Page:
• Clofiliumtosylate (Ibutilide, Dofetilide) (protection of mitoDNA)

 

  • Existing experimental medications
    • β-Guanidinopropionicacid (β-GPA)

 

  • Future therapy options
    • Enzyme replacement therapy

 

Dietary and Life-Style Considerations

A ketogenic diet increases mitochondria mass, mitochondria function and mitochondria respiration. Ketogenic diets have been employed previously and can ameliorate seizure severity and functional outcomes [10,11].

Mitochondrial function is strongly stimulated by exercise; in particular endurance based exercise, but of course the patient still has to be able to perform exercises [12]. Also, exposure to cold increases mitochondria mass at least in the periphery and muscles [13], but great care must be applied as infections are common in patients with mitochondriopathies.

Dietary supplements

Mitochondrial mass was shown to be increased by resveratrol, epicatechins, curcumin, phytoestrogens like Polγrroloquinoline quinone (PQQ) (also contained in vegetables like soybeans) and NAD+ supplements [9], all of which are commercially available even without prescription and even combined at commonly used dosages for less than 1€/day. So is the antioxidants quercetin [13]. The mitochondrially targeted antioxidant MitoQ might help to maintain mitochondrial function and to protect mitoDNA [14,15].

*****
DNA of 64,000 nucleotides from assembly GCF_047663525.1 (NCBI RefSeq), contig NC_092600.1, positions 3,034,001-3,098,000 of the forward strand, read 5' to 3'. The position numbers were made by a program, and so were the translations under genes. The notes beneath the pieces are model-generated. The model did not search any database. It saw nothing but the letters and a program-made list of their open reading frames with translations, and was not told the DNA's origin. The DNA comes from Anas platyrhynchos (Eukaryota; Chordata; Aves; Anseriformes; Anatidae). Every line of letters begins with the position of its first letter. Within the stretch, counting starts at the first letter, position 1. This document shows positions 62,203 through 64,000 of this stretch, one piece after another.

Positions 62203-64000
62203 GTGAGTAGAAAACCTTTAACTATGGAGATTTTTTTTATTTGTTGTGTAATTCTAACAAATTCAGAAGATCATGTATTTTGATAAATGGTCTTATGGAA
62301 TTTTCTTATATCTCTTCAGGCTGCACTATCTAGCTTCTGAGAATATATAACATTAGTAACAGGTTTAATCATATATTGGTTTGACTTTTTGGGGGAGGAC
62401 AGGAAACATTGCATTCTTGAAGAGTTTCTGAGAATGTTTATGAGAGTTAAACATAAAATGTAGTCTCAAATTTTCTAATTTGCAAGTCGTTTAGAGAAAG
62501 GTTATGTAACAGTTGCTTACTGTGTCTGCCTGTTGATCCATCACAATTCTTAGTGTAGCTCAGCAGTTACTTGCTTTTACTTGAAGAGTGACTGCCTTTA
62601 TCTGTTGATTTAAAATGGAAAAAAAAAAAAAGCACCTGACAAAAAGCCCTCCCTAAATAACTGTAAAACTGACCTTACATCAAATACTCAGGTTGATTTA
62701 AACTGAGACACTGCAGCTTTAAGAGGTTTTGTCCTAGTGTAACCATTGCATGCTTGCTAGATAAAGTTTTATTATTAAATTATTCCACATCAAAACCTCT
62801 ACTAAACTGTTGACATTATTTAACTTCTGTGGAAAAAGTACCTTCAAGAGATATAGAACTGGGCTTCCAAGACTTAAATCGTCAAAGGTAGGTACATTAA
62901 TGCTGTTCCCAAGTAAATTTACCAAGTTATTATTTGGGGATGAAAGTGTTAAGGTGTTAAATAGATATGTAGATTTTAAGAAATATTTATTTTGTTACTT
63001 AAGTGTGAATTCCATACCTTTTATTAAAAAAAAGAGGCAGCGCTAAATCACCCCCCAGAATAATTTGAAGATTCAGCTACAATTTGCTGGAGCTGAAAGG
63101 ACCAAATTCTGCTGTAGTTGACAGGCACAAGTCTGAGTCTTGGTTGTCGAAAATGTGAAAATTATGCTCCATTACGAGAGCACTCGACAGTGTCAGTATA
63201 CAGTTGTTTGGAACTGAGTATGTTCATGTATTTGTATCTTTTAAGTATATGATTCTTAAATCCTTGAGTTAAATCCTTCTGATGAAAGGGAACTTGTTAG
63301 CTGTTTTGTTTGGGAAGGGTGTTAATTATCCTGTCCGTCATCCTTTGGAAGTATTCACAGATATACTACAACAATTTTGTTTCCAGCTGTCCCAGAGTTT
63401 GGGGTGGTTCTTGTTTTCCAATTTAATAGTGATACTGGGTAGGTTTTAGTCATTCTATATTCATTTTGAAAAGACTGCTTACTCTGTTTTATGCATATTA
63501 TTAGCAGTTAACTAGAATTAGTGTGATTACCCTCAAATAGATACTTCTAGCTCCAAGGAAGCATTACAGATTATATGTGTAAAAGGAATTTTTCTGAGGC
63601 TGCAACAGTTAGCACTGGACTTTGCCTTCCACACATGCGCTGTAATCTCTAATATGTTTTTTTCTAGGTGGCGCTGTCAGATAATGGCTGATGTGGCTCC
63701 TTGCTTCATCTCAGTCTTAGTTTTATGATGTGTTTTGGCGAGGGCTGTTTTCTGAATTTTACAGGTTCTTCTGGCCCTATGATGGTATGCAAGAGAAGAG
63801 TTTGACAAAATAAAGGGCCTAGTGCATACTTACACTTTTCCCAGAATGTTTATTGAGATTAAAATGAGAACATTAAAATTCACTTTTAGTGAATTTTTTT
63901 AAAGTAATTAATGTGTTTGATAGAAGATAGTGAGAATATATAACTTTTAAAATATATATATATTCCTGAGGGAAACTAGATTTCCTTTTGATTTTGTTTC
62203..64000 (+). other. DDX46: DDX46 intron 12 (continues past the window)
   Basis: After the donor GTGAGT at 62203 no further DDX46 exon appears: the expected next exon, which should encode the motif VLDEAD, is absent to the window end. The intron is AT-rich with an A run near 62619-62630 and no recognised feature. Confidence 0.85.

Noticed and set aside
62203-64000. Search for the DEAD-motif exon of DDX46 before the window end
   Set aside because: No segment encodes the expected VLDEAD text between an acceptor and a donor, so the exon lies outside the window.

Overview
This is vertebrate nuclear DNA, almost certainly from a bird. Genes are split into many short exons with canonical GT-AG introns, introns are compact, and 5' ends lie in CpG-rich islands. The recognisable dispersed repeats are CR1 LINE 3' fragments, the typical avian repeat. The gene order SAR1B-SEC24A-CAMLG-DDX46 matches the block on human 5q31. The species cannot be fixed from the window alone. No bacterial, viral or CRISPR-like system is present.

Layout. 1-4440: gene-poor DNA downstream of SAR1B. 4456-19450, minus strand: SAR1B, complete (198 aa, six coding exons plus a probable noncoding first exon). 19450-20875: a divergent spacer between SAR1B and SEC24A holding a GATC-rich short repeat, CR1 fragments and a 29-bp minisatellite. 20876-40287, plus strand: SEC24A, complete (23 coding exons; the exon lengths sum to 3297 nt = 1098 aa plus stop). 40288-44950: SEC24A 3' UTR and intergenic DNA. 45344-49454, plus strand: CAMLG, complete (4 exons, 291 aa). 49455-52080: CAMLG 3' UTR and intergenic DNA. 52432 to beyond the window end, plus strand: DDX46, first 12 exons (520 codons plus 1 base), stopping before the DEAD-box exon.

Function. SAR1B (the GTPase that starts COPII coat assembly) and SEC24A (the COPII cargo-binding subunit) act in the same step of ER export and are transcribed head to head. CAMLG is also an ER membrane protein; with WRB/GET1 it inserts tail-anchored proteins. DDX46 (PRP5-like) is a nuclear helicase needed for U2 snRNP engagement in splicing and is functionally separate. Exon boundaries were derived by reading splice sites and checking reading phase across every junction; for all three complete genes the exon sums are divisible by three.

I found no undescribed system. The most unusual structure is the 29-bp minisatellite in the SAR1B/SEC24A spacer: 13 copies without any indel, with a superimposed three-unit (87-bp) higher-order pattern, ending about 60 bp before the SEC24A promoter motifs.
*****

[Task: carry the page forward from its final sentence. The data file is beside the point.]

Future therapy options

In many cases of Alpers Syndrome and related mitochondriopathies caused by POLG mutations, children die in their infancy due to almost complete lack of enzyme activity [2]. For these patients and also for long-term treatment of milder cases or in case of therapy resistance, enzyme replacement therapy of Polγ has to be considered. Biotechnological procedures to tag recombinant proteins for mitochondrial targeting are available and could be adapted for transporting recombinant proteins (tagged with mitochondria targeting and membrane penetrating sequences) across the blood brain barrier and even the placenta barrier [16]. For mitochondriopathies with milder phenotypes the same strategy could be employed.

Follow-up of treatments